“ABSOLUT-ly” distinctive: vodka bottle found distinctive and to indicate trade origin on appeal
The Absolut Company Aktiebolag (the applicant) sought to register a 3D mark as a European Union trade mark (EUTM) in class 33 alcoholic beverages, namely vodka.
The EUIPO found the application to lack distinctive character pursuant to Article 7(1)(b) EUTMR. The applicant appealed the decision.
The Board of Appeal raised three issues, as detailed below.
1. The EUIPO wrongly assumed that product get up cannot serve a trademark function
The Board of Appeal highlighted that a sign may fulfil various functions at one time. The mere fact that a sign has functions other than indicating origin, and may also serve decorative purposes, is not in itself a ground for refusal. In this respect the EUIPO had erred in its assumption that bottles are commonplace containers which merely serve the purpose of carrying a liquid.
The evidence submitted by the applicant highlighted that the vodka sector was characterised by a variety of different shaped and coloured bottles and highlighted some common aesthetics, including:
- common colours such as white, blue and silver, and transparent.
- a cylinder shape.
- a long neck.
The Board of Appeal commented that the use of a memorable specific packaging in such an environment prompts the public to the commercial origin of such products. The averagely attentive and circumspect EU consumer is aware of this and is thus accustomed to attributing a trademark function to distinctive product getups to the extent that it departs from the norms and packaging customs of the sector concerned.
2. The assessment of product get-up
In assessing the protection-establishing uniqueness of a packaging shape as an indication of origin it is necessary to relate the degree of uniqueness of the packaging to the specific situation and practice in the respective field of goods.
With regard to the shape mark applied for the following elements were found to be unique:
- The design of the back of the bottle being entirely copper-coloured.
- Front label consists of a prominent frame in the unusual copper colour
- The copper-coloured neck foil (neck wrapper).
It was highlighted that although a single colour normally is in itself not distinctive the sign applied for had shades ranging from copper to brown or gold.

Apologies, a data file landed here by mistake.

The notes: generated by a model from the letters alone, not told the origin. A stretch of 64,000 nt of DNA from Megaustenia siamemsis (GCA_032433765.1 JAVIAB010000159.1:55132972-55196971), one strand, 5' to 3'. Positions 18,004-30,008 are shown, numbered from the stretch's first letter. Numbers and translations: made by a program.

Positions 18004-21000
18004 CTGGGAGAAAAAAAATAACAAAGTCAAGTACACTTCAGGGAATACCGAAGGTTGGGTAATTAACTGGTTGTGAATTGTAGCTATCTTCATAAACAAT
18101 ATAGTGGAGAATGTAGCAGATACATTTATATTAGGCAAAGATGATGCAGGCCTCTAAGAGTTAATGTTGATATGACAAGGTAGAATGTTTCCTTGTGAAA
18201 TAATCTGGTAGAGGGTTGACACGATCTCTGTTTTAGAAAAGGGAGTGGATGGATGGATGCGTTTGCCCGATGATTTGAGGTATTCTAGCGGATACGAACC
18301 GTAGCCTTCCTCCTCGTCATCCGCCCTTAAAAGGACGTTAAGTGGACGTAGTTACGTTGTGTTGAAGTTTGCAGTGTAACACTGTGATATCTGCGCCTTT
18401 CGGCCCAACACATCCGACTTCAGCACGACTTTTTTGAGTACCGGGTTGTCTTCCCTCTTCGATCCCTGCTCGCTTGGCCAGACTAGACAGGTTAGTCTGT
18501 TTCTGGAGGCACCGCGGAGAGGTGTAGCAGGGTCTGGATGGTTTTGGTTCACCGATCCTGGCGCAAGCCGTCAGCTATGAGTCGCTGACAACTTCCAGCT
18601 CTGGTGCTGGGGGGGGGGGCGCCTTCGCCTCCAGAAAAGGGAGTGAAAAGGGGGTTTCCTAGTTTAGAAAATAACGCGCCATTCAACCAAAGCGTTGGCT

The totality of features were found to distinguish the shape mark so clearly from the usual shapes and colours of vodka bottles that it was held that the relevant public could easily recognise the applicant’s imaginative bottle getup, and thus perceive the bottle as an indication of origin.
Accordingly, the Board of Apepal held that the EUIPO had erred in finding that the sign lacked distinctive character within the meaning of Article 7(1)(b) EUTMR and the mark was allowed to proceed to publication.
3. The evaluation of evidence
Moreover, the Board of Appeal found it “unlawful” that the EUIPO had based its conclusion on “acquired experience” rather than on the evidence and expert opinion submitted. It stated that, “From the point of view of the rule of law alone, the facts which lead the Office to refuse the mark on the basis of the absolute grounds for refusal must be legally plausible, verifiable and fully justiciable.”
The criteria for assessing the distinctive character of three-dimensional marks, consisting of the appearance of the product itself, are no different from those applicable to other categories of trade marks.
However, it must be taken into account that the average consumer’s perception is not necessarily the same as it is in relation to a verbal or figurative mark consisting of a sign which is independent of the appearance of the products it denotes.
The Board of Appeal’s stance was that the average consumer is not in the habit of making assumptions about the origin of products on the basis of their shape in the absence of any verbal or graphic element. It is therefore more difficult to establish distinctive character in relation to 3D marks than in relation to a verbal or figurative mark. In these circumstances, only a mark which departs significantly from the norm or customs of the sector is not devoid of any distinctive character for the purposes of article 7(1)(b).
Indeed, this case can be contrasted to Voss of Norway ASA v Office for Harmonisation in the Internal Market (trade marks and designs): C-445/13 P  All ER (D) 52 (May), whereby the general court found that the bottle shape shown below did not depart significantly from the shape of other drink containers: